The man told the customs officials that they were for his personal consumption during his stay in Britain. However, the caterpillars are a popular delicacy across Africa and, as such, represent a valuable trading commodity. Customs official Bridget Fumes commented: ‘We get a lot of people trying to smuggle animals into the country – last month we had someone wearing a lizard as a hat and a man with a pair of monkeys down his trousers, but to my knowledge this is the first time we have had giant caterpillars.’

Stavros Wilt, an insect expert at the Natural History Museum, commented: ‘These are likely to be mopane worms, the larvae of emperor moths, which are commonly eaten in Africa. A favoured method of consumption is to pinch the caterpillar at the tail to rupture its innards, followed by a sharp flick to liberate the guts via the burst carapace. The resulting matter may be fried until crisp with onion, tomatoes and chillis. Alternatively, they may be dried and eaten raw as a crunchy snack.’

‘This was an unusual seizure but the vigilance of our officers prevented this consignment of rogue insects from entering the UK, and possibly posing a risk to the health and wellbeing of the populace,’ proclaimed Ms Fumes. ‘I would warn travellers not to attempt to bring any products of animal origin into the UK without a permit, as they may not have been inspected to appropriate standards and may contain diseases. These caterpillars are not something I expect to see in the Gatwick staff canteen any time soon!’

An increasing number of British outlets offer mopane worms for ‘own consumption only’. The online retailer Planet Nosh sells 40g bags for £16.99, saying that the insects are a tasty and nutritious alternative to traditional meat products, and describes them as ‘the ultimate barbecue novelty’. Experts estimate that the caterpillars seized at Gatwick had a street value of £40,000.

The caterpillars are being cared for at an animal rescue shelter in Kent.

* NB: A mostly, if not entirely, genuine news item: a mash-up of reports from International Business Times, The Independent, lepidoptera.pro, etc. The second in an occasional series. See also: The Supermarket Spider (http://wp.me/p1twhU-33W)


Metro-Land.

PinnerStn

Pinner Station at dusk. © David Secombe 2011.

From Murder at Deviation Junction by Andrew Martin*:

‘Londoner,’ said Bowman, shaking his head, ‘born in some tedious spot like … I don’t know… Pinner’.

From Pennies from Heaven by Dennis Potter:

ACCORDION MAN: We’re all going to hell. We’re all going to burn in hell. Thank you very, very much, sir. Thank you very, very much, madam. Thank you very, very much, sir.

David Secombe:

Today marks the 150th birthday of The Tube – and for The London Column’s modest contribution to this anniversary I would like to draw our readers’ attention to the BBC4 repeat at 10 pm tonight of TLC contributor Edward Mirzoeff’s classic 1973 documentary Metro-Land, written and presented by John Betjeman.  For anyone that hasn’t seen it, this film is a glorious relic of the golden age of the British television documentary, and takes as its subject the early 20th Century suburbs that grew up alongside the Metropolitan Line as it extended deep into rural Middlesex. As the poet laureate of inter-war suburbia and the Met line in particular, Betjeman is the ideal tour guide for this trip from Baker Street to Neasden, Wembley, Harrow, Pinner and beyond.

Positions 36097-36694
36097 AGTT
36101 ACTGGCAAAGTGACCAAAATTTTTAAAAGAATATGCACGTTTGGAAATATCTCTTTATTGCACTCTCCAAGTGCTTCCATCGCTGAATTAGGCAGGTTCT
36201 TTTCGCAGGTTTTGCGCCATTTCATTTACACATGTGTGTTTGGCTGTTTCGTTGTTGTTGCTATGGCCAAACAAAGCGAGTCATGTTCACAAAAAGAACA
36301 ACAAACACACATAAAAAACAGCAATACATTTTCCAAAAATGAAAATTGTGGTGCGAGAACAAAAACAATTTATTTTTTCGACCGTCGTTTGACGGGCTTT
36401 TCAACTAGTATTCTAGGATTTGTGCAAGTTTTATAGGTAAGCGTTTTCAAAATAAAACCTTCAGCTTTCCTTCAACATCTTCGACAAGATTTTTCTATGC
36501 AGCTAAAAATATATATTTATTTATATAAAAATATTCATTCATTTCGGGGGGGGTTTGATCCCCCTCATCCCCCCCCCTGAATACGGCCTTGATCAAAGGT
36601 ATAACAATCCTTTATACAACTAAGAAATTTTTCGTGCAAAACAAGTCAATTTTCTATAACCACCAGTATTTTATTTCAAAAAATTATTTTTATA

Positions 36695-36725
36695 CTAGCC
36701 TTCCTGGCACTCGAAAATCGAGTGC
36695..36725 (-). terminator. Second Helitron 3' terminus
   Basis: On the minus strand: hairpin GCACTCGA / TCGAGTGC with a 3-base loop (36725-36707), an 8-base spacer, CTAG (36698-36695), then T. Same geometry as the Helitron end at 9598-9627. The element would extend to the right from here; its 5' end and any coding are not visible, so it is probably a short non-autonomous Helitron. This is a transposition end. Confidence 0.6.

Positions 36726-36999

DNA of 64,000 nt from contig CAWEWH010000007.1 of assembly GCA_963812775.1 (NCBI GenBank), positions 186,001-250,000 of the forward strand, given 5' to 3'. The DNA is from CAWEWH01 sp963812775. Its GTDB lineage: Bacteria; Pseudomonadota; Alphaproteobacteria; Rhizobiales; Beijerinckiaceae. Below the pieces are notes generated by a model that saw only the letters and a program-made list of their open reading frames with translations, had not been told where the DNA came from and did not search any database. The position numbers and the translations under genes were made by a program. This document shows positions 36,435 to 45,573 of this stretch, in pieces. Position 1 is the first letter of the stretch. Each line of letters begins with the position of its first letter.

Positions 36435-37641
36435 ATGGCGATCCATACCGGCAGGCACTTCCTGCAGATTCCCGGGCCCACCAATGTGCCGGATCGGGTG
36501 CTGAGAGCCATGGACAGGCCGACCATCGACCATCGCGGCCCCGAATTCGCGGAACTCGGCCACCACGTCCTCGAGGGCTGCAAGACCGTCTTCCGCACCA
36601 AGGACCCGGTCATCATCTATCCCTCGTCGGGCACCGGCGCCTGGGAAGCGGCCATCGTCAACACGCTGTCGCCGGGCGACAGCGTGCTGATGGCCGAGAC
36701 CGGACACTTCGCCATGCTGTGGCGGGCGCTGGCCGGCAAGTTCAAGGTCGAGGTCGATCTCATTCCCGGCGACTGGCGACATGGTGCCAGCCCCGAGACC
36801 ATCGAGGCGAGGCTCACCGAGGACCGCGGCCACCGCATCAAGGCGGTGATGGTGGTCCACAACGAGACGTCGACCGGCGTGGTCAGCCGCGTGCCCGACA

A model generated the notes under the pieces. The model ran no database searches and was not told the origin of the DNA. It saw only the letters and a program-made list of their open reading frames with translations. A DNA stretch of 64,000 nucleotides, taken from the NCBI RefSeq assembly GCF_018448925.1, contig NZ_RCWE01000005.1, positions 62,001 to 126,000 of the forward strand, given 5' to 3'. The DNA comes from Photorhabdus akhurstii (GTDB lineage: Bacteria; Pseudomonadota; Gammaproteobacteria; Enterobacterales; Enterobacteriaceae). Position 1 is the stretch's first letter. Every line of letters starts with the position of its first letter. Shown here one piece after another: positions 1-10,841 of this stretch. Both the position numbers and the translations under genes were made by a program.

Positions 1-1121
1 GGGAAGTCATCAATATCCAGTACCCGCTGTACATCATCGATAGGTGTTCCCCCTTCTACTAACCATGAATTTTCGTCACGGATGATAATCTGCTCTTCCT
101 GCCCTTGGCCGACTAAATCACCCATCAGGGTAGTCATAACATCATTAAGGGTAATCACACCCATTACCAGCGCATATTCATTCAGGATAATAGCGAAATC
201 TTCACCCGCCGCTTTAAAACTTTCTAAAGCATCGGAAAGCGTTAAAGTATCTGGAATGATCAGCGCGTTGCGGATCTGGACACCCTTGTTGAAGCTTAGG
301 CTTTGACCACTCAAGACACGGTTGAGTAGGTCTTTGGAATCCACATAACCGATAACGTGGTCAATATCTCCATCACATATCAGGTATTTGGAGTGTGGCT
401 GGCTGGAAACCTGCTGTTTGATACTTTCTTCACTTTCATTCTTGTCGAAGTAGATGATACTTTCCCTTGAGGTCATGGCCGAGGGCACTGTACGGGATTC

Pinner is the quintessence of inter-war residential development: serried rows of polite, cheerful villas and semi-detached houses spreading outwards from the remnants of an ancient hamlet. So whilst Pinner Village contains some very old houses indeed, the Metropolitan Line is the reason we are here: Met Line trains from Pinner station take just 25 minutes to reach Baker Street. Pinner’s tidy crescents and avenues were intended as havens from the dirt and clamour of the city – with desirable residences, clean air, the Met Line to take you into town, and the shops and cinema of the new parade just a few steps away, what more could life offer? Naturally, Metro-Land’s quasi-rural calm came at the expense of Middlesex’s actual rural landscape, which entirely disappeared beneath the streamlined semis, but this is a very English approach to Moderne living (as opposed to Modernism, which the British didn’t exactly take to their hearts) – tidy, domesticated, and hungry for acreage. Metro-Land is not so much a place as a state of mind, a dream of what life might be; a bucolic idyll with all the benefits that the Tube, the ring roads, the wireless and state-of-the-art plumbing could bring.

But the near-identical streets of Pinner, Eastcote, Ruislip, Rayners Lane and their neighbours are also an expression of a state of unease. The cosy, complacent sprawl of these suburbs comes at a price. The new suburban landscape goaded and inspired Betjeman (‘Your lives were good and more secure/Than ours at cocktail time in Pinner’), as it did George Orwell (Coming up for Air), Louis MacNeice ( ‘But the home is still a sanctum under the pelmets’), Graham Greene (‘a sinless, empty, graceless, chromium world’), Patrick Hamilton (The Plains of Cement) and other writers of the period. They saw fear behind the Deco stained glass. In Dennis Potter’s 1930s-set masterpiece Pennies from Heaven, his doomed travelling-salesman hero Arthur Parker lives in just such a suburb, and oscillates between a joyous fantasy life and an actual life of frustration and anguish. Metro-Land is a perennially vanishing landscape of promise. Close the windows and draw the curtains, a storm is coming.

… for The London Column.

* You can read Andrew Martin‘s hymn of praise to the Tube here – and buy his wonderful history of same here.

See also: Pepys Estate, Nights at the Opera, St Pancras, Jubilee, Dmitri Kasterine, Underground, Overground, London Gothic, Trainspotters, Halloween, The Haunted House, A Haunted Bus.